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Chicken (Livestock) Rules - Alberta

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Chicken (Livestock) Rules - Alberta

Postby helicopilot » Sat Jan 28, 2017 6:03 pm

Getting ready to put a few chickens in the coop this spring. I've been reading a few good books, blogs, resource websites etc recently.

I came across a good reference workbook put together here in Alberta (rivercitychicken.org). I was surprised to read a section on Premises Identification. :

"Since January 1, 2009, under the Animal Health Act, all poultry owners are required by law to apply for a Premises Identi cation (PID) Account and obtain a Premises Identification Number (PID). You will now be required to provide your PID when you purchase livestock products at retailers. The PID number identifies premises where poultry are located. The Premises Identification Number is helpful in:
• Tracing animals
• Effectively managing a disease outbreak
• Responding to a natural disaster
• Notifying animal owners in emergencies.
There is no fee for a PID; however, you must apply within 30 days of acquiring ownership of an animal (chicken)."

That is all that is stated, without references to size of flocks or purpose of the flock.

Is anyone aware of this PID? I'm not a tinfoil-hat kind of guy, but dislike registries and records the government has on absolutely everything I do. I'll keep researching this, including what consequences are in place for those who *ahem* forget to apply for a PID.
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Re: Chicken (Livestock) Rules - Alberta

Postby farmgal » Sun Jan 29, 2017 5:50 pm

Hi Helicopilot

So much info in your post,

My formal answer is going to be that by law, if you have chickens you need to get a PID number

If you buy your chickens or chicks from a hatchery or from a farmer that is up to code, and you don't have a current PID account or number, you will get the paperwork registered and supplied to you with the chicks..

Ask me how I know this? because that is what happened to me LOL. I ordered in chicks from the big local hatchery and with the chicks came their blue butcher code paperwork that allowed me to get them butchered in the provincial plants as legal chickens and the paperwork that registered my farm with a id number that I own chickens.

You might also want to look into your provincial regs in regards to the laws of what you can and can not do about chickens outside, in the province of ontairo, no wild birds can have contact in any way with your farm birds, this means 100% indoor or indoor-outdoor full netting over the outdoor area with fencing so small that even a sparrow can't get though etc. Everyone who fresh ranges their birds.. opps.

In our neck of the woods, if your hen goes broody and hatches chicks, you need to fill out paperwork and register them in order to make them legal and send them to be butchered..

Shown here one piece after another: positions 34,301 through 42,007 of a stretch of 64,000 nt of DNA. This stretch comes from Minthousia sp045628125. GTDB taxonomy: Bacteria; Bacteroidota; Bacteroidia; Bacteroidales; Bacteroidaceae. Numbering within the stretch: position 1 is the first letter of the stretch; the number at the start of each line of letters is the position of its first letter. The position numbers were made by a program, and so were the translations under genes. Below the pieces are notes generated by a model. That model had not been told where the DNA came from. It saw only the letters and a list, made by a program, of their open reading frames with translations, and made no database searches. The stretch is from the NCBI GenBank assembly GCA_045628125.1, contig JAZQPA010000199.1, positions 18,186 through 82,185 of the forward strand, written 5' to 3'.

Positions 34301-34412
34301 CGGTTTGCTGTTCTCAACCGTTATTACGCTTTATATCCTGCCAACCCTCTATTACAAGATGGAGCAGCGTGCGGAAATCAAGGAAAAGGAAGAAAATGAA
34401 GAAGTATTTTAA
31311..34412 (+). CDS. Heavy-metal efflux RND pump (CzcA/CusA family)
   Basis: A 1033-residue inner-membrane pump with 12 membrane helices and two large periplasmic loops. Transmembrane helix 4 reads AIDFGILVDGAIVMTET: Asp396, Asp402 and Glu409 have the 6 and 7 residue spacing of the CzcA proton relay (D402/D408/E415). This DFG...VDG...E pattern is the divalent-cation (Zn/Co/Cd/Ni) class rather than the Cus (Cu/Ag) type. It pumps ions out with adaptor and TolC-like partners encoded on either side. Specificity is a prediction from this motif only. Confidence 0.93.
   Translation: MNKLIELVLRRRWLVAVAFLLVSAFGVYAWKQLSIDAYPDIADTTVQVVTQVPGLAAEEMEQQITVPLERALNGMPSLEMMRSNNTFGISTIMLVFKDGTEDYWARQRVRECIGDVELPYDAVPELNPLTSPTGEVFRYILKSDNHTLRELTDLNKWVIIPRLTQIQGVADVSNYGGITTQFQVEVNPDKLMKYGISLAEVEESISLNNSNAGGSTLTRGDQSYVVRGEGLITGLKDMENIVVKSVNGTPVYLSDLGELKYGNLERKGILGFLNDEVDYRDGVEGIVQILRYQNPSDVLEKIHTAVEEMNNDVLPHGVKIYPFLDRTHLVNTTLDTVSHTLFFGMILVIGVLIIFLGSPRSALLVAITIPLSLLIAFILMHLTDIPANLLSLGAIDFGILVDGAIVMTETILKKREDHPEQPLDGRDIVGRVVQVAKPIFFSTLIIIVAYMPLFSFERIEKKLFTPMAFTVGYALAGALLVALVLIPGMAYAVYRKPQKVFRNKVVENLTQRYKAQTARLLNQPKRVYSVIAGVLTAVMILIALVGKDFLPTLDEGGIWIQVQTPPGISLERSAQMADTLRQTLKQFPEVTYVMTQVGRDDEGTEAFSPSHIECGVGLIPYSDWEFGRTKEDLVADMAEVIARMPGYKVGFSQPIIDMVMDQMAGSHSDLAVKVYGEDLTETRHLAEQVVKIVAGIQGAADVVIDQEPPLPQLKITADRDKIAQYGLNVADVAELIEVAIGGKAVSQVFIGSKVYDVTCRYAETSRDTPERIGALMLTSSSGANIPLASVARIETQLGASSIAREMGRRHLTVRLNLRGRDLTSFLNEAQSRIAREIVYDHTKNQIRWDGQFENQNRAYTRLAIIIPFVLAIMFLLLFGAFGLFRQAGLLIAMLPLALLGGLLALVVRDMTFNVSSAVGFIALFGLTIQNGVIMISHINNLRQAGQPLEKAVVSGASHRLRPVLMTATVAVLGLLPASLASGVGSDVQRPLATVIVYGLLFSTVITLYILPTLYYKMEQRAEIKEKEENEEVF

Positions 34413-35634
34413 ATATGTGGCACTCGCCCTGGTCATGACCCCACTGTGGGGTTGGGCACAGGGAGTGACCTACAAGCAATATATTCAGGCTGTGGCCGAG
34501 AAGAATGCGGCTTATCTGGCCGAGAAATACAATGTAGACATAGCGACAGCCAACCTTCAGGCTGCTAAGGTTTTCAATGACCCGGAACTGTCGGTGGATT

If you buy your birds from a local bird sale, then it depends on what you are buying, some birds are just pay and go, other birds require you to have a certain level of permit before you can even bid on them, to date, laying hens are in the buy an go.

Having said that, sales are tricky, its hit and miss in a big way unless you get there early, know how to check the birds in the cage (bring a flashlight and do a overall health check on them visually)

AS for hatchery, I am going to recommend https://www.mcmurrayhatchery.com/index.html

Having said that, find your local feed stores, and ask them who they are bringing their chicks in from, if its this one, great, if not.. research time on who they are bringing in from. Also check the boards at the feed store, if there is a local lady or ladies that hatch for laying chick sales, they will be on the board.

Now as for the last one, what happens if you don't register, well, look the answer up for your area, but typically there are fines but first they tend to work with folks and give you the number and inform you of the rules etc.

Part of the reason for the numbers is because we have been having outbreaks of the Avian flu, this means that they will lock down areas and if you are within X amount of the outbreak, all birds are required to be killed, if you are y amount of distance from the outbreak, all birds are required to do on premise lockdown for x amount of time.. and they lock down whole sections, no birds or eggs in or out.. no bird shows, no bird sales.

Part of the reason I got all my own hatching equipment as have a number of other local ladies, is because three times now, we have ordered and counted on chicks, ducklings, turkey pullet and Goslings, only to that the breeders, and or hatchery get in a lock down zone and suddenly a whole years planning Poof! gone and then the prices on the non-locked down zone babies are 3 to 8x higher per babe.. because if the market can bear it, they will charge it.

That is why I know overwinter small breeding programs of all my required fowl to breed my own, its a backup for not if but when this happens again..
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